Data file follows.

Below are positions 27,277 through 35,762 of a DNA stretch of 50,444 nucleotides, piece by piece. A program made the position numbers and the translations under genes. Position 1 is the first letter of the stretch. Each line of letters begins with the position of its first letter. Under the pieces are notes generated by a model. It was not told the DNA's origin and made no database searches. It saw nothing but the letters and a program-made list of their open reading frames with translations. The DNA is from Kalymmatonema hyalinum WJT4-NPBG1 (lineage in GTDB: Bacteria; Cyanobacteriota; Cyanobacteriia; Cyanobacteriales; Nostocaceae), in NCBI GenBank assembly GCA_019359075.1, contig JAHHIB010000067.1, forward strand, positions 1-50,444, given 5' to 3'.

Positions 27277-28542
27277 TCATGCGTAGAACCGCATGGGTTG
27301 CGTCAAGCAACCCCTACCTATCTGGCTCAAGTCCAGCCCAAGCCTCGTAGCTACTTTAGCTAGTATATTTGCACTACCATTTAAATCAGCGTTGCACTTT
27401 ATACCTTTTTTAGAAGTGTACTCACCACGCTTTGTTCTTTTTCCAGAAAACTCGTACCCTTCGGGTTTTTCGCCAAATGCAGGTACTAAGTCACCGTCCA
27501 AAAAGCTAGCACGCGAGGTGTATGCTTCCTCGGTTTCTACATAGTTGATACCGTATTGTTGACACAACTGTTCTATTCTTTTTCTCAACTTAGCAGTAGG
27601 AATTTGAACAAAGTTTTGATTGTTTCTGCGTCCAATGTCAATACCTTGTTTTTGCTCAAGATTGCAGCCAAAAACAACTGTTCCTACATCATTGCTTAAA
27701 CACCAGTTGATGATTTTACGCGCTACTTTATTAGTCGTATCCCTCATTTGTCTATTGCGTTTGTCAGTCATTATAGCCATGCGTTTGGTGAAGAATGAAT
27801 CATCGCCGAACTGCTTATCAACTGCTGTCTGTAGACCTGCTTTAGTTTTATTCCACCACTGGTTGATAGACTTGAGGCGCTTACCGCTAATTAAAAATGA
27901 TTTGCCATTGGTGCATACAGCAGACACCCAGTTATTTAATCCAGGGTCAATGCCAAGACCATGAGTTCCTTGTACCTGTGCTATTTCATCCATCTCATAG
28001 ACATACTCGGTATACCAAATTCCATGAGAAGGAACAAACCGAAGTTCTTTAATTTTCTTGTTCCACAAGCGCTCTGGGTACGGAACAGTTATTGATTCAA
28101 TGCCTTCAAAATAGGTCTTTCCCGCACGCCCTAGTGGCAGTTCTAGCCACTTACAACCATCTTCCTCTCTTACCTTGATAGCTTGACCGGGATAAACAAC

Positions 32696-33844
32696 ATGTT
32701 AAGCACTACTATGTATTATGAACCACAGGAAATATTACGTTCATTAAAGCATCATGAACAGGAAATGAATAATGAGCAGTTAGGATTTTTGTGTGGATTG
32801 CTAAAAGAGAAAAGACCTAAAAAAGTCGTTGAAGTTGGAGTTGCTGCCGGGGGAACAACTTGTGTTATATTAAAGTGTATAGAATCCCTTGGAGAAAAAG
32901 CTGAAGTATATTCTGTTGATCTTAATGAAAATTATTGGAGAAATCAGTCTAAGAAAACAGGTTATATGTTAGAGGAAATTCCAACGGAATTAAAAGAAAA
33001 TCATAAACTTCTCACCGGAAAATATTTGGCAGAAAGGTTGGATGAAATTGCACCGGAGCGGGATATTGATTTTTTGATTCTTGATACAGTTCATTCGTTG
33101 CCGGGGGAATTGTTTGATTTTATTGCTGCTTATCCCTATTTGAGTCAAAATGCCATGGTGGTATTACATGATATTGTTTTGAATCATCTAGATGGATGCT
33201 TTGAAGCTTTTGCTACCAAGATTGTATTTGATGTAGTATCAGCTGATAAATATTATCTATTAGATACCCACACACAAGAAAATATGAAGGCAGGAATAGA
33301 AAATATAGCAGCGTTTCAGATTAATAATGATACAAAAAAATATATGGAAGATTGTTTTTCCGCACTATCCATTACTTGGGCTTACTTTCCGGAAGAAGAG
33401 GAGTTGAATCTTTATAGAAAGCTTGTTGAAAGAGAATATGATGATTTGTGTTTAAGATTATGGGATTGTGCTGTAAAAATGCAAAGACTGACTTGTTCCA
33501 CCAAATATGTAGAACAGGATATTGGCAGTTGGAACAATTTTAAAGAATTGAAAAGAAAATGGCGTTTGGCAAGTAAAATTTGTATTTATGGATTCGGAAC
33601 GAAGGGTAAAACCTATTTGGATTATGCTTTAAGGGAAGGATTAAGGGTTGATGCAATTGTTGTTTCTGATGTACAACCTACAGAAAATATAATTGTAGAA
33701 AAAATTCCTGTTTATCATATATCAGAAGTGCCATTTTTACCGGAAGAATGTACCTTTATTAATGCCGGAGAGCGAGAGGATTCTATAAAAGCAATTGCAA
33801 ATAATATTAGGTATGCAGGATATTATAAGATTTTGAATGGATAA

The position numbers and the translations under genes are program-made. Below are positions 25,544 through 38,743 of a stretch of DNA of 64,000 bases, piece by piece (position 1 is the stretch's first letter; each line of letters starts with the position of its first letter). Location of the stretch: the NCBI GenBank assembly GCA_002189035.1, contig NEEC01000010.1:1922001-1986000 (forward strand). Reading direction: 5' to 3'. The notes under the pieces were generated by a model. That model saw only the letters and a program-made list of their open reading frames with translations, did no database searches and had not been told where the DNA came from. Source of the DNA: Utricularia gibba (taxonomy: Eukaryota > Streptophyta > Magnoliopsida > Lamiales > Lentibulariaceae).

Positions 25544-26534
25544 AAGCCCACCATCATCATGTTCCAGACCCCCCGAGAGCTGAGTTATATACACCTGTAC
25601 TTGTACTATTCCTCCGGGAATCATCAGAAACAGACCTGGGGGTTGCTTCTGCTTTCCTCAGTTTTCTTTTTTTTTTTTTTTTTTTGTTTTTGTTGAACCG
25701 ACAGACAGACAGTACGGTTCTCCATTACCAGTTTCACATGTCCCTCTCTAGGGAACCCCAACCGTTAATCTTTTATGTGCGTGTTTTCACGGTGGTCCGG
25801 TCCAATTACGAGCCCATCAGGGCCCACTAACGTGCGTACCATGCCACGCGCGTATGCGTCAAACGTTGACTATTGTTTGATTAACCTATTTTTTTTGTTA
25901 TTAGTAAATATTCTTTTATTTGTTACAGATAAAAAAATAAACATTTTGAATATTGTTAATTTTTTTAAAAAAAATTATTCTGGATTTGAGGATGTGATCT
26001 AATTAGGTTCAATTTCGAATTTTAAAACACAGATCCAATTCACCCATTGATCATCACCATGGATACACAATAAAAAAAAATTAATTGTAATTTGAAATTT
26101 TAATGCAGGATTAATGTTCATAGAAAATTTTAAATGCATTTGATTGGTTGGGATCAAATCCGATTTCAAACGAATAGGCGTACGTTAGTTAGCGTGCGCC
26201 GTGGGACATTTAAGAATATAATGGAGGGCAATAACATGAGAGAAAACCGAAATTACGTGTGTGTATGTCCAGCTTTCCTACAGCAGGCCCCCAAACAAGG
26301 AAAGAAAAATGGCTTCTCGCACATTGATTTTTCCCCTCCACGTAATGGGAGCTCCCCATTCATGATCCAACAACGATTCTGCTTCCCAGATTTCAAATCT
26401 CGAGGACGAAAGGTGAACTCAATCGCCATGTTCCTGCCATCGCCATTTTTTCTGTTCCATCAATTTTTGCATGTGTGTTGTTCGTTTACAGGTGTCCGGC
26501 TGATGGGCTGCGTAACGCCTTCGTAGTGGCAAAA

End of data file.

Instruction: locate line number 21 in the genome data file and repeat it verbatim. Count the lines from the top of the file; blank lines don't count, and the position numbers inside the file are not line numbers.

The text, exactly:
33301 AAATATAGCAGCGTTTCAGATTAATAATGATACAAAAAAATATATGGAAGATTGTTTTTCCGCACTATCCATTACTTGGGCTTACTTTCCGGAAGAAGAG